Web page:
All of these accomplishments show that Obama did her best to use her time as first lady wisely. Her work and interest in politics, in addition to her new memoir, “Becoming,” have made her a mainstay for potential 2020 Democratic presidential candidates.

The question is, after seeing all of her work during the eight years of her husband’s presidency, can the world expect to see another Obama in the White House in 2020? In a recent poll, 20 percent of the public chose Michelle Obama as their favorite candidate for the 2020 presidential election, in front of Trump and Bernie Sanders at 19 and 14 percent, respectively.

Unfortunately, both Obamas have made it clear that Michelle will not seek the presidential nomination. Despite the former first lady’s work in politics during her husband’s time as president, she’s made it clear that she’s “never had the passion for politics.”

Obama has made several good points about why she wouldn’t run for president, arguing, “We just can’t find the women we like and ask them to do it, because there are millions of women who are inclined and do have the passion for politics.”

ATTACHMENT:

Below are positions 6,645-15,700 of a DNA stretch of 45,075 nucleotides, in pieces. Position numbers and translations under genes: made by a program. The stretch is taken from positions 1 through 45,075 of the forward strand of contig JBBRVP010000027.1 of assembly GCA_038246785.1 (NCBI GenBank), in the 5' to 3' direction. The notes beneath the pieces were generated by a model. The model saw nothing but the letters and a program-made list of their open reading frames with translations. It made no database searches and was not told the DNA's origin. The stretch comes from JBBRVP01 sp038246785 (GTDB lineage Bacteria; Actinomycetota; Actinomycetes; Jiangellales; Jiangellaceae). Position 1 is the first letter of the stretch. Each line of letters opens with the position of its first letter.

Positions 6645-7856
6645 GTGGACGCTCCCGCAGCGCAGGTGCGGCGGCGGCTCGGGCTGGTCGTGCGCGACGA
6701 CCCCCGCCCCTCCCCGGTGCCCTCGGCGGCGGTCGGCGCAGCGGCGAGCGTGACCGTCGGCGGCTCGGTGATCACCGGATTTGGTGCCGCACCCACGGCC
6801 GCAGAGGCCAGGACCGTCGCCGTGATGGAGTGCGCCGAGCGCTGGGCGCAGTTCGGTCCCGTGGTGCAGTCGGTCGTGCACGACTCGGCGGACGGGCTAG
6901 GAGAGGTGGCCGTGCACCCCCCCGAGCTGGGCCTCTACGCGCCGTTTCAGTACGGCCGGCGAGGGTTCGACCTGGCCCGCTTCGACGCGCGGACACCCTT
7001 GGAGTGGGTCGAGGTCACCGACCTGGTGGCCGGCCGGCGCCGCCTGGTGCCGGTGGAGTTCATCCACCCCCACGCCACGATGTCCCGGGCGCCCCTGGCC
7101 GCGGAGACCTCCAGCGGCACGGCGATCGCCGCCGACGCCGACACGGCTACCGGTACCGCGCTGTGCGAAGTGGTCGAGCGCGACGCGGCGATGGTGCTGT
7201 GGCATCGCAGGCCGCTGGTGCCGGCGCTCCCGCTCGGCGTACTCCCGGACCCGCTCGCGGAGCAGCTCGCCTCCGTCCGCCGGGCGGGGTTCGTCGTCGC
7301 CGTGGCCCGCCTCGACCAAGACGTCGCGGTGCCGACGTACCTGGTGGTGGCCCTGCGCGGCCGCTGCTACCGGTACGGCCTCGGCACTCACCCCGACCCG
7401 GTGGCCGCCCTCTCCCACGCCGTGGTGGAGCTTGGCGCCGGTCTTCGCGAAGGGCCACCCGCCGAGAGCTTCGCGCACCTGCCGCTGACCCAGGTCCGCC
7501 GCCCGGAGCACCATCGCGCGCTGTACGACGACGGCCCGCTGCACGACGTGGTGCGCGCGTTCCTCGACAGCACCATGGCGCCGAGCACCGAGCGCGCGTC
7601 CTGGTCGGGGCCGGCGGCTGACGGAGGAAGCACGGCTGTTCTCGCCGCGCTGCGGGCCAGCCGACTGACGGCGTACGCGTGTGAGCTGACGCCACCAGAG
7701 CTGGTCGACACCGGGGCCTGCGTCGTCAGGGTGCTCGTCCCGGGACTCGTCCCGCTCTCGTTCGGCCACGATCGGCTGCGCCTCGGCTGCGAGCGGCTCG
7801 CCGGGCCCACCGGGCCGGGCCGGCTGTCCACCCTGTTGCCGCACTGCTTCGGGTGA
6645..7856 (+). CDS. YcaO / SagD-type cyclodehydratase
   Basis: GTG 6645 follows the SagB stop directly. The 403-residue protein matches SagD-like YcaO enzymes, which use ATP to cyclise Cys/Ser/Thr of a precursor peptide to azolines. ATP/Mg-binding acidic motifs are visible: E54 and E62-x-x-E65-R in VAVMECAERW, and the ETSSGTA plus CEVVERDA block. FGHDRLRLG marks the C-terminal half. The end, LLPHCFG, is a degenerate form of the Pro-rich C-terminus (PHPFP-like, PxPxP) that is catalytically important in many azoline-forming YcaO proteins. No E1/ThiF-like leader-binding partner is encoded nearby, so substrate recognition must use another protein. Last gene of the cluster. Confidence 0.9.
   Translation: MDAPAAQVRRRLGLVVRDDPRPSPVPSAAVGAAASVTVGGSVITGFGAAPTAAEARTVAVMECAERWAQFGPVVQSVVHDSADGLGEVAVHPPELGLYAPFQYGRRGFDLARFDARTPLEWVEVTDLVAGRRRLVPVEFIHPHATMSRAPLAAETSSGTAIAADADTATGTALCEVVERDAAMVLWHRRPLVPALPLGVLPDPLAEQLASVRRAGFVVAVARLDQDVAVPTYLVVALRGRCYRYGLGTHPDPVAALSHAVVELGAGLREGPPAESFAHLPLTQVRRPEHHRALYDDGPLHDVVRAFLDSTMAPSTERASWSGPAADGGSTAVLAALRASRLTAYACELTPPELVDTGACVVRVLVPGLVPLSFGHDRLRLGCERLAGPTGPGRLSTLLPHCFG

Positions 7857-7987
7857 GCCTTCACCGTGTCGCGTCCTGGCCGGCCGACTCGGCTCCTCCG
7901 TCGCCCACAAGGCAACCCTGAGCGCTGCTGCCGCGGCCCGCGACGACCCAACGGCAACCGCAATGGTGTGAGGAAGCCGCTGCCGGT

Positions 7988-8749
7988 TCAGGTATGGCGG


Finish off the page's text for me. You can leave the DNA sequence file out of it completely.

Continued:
That doesn’t mean that Obama won’t be active during the 2020 elections. In the past, she’s been a prominent figure during the Democratic National Convention, and was an ardent supporter of Hillary Clinton in 2016. The public is likely to see her again, possibly campaigning for the women she spoke of who want to become political figures.

So, if you can’t vote #Obama2020, who is the most likely female candidate for Michelle Obama to support?

As of now, it seems the top competitors for the Democratic nomination include Clinton, Sen. Amy Klobuchar, Sen. Kirsten Gillibrand, Sen. Kamala Harris and Sen. Elizabeth Warren. If the presidential election were tomorrow and Obama were to support a female candidate, she would likely back Klobuchar, Harris or Warren.

Here’s why.

Hillary Clinton

Clinton has already tried multiple times to run for president, and those failures have deteriorated her public image. Most young voters were not impressed by Clinton’s attempts to stay relevant during the 2016 election, and instead chose to back Sanders, even after he lost the Democratic nomination.

Should Clinton decide to join the running, which she currently claims will not happen, it seems pretty unlikely that she would win the nomination or that Obama would put support her again.